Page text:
South Korean troops and the United States special forces reportedly conducted drills simulating the infiltration of an enemy facility as tensions with North Korea rise ahead of a year-end deadline. According to international media reports, South Korean and US commandos raided the facility and led out a man with his hands tied behind the back during the exercise described as a joint regular close-quarters battle training in the month of November at a US military base in the southwestern South Korean city of Gunsan.
The drill was reportedly designed as a hostage rescue operation training as part of a counter-terrorism drill conducted quarterly by the allies. The service is operated by the US Department of Defense. According to reports, the drills were intended to simulate a scenario to capture North Korean executives. The drill comes ahead of a year-end deadline set by Pyongyang for Washington to soften its stance in stalled talks. Earlier this week North Korean leader Kim Jong Un held a meeting with top military officials to discuss strengthening the country's military capabilities. Reportedly, Kim also discussed the way to bolster up the country's overall armed forces bot politically and militarily.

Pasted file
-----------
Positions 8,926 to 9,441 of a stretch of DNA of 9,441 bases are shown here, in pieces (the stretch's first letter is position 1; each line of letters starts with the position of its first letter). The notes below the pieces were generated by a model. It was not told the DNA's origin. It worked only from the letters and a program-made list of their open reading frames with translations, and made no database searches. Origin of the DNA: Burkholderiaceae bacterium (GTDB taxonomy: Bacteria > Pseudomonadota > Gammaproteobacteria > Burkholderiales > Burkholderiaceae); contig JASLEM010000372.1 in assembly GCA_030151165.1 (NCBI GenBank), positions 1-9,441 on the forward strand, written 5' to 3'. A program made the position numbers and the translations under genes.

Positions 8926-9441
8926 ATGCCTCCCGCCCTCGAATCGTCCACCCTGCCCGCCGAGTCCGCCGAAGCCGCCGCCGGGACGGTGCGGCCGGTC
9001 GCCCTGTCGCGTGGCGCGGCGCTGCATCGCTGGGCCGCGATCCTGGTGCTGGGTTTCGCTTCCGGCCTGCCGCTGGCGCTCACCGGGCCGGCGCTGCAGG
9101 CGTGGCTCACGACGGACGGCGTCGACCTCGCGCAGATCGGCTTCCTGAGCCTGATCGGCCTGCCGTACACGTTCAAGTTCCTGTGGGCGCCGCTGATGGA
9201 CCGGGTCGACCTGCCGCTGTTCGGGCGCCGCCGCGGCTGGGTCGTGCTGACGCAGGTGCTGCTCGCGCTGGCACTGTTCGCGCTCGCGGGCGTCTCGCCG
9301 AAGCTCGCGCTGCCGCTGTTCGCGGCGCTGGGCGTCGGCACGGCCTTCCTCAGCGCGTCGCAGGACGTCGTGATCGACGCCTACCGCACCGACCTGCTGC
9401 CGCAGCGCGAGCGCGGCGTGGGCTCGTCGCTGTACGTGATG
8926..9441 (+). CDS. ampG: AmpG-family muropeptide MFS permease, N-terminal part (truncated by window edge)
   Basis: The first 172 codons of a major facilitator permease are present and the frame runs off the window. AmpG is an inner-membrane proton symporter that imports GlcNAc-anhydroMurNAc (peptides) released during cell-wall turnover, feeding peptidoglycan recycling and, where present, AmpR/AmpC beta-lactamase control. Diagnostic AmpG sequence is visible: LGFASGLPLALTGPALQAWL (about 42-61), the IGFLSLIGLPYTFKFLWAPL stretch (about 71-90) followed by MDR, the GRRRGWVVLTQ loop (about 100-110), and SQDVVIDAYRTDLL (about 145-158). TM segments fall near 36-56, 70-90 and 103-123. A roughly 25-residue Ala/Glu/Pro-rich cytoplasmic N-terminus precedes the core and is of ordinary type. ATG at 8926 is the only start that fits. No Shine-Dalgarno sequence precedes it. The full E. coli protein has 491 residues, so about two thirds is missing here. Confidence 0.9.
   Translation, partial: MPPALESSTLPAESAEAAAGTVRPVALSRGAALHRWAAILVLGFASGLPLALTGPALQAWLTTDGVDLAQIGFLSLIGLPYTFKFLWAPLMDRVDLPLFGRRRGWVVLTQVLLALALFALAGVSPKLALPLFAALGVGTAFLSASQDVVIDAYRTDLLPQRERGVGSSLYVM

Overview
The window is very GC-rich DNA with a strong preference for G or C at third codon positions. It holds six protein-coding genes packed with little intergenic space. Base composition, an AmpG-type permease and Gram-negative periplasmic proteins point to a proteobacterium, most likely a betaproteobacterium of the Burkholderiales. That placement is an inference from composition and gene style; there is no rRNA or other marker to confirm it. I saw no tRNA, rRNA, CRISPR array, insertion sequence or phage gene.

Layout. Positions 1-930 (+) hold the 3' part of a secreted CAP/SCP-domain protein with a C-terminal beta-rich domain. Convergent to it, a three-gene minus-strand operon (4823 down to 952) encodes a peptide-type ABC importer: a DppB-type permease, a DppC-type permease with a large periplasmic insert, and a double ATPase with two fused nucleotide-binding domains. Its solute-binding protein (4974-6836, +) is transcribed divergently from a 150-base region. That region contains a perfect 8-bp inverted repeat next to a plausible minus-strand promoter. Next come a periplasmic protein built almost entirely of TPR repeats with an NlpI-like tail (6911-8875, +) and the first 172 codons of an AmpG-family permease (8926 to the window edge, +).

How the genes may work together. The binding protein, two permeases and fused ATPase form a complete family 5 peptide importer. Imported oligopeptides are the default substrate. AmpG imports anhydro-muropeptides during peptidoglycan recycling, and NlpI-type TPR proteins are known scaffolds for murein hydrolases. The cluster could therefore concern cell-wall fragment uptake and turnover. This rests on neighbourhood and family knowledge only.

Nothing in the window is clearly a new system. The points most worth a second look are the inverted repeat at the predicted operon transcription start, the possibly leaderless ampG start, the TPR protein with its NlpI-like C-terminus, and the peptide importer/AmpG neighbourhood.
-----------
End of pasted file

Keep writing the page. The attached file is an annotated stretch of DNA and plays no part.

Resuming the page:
According to reports, Kim's meeting was held to discuss the growing concern that North Korea may be about to return to confrontation with the United States. North Korean leader Kim Jong Un and US President Donald Trump have met three times since their first meeting in June 2018 but failed to reach any substantive progress in dialogue after Pyongyang demanded international sanctions be lifted first. The United States is a major ally of Japan and South Korea in the region and wants North Korea to denuclearise the Korean peninsula. The United States also fought a war against North Korea in the 1950s. Donald Trump became the first US president to meet a Noth Korean leader last year but the meeting didn't turn out to be a success as the denuclearisation process has not yet started. North Korea has demanded the lifting of international sanctions first which the United States is not willing to accept.
(With inputs from agencies)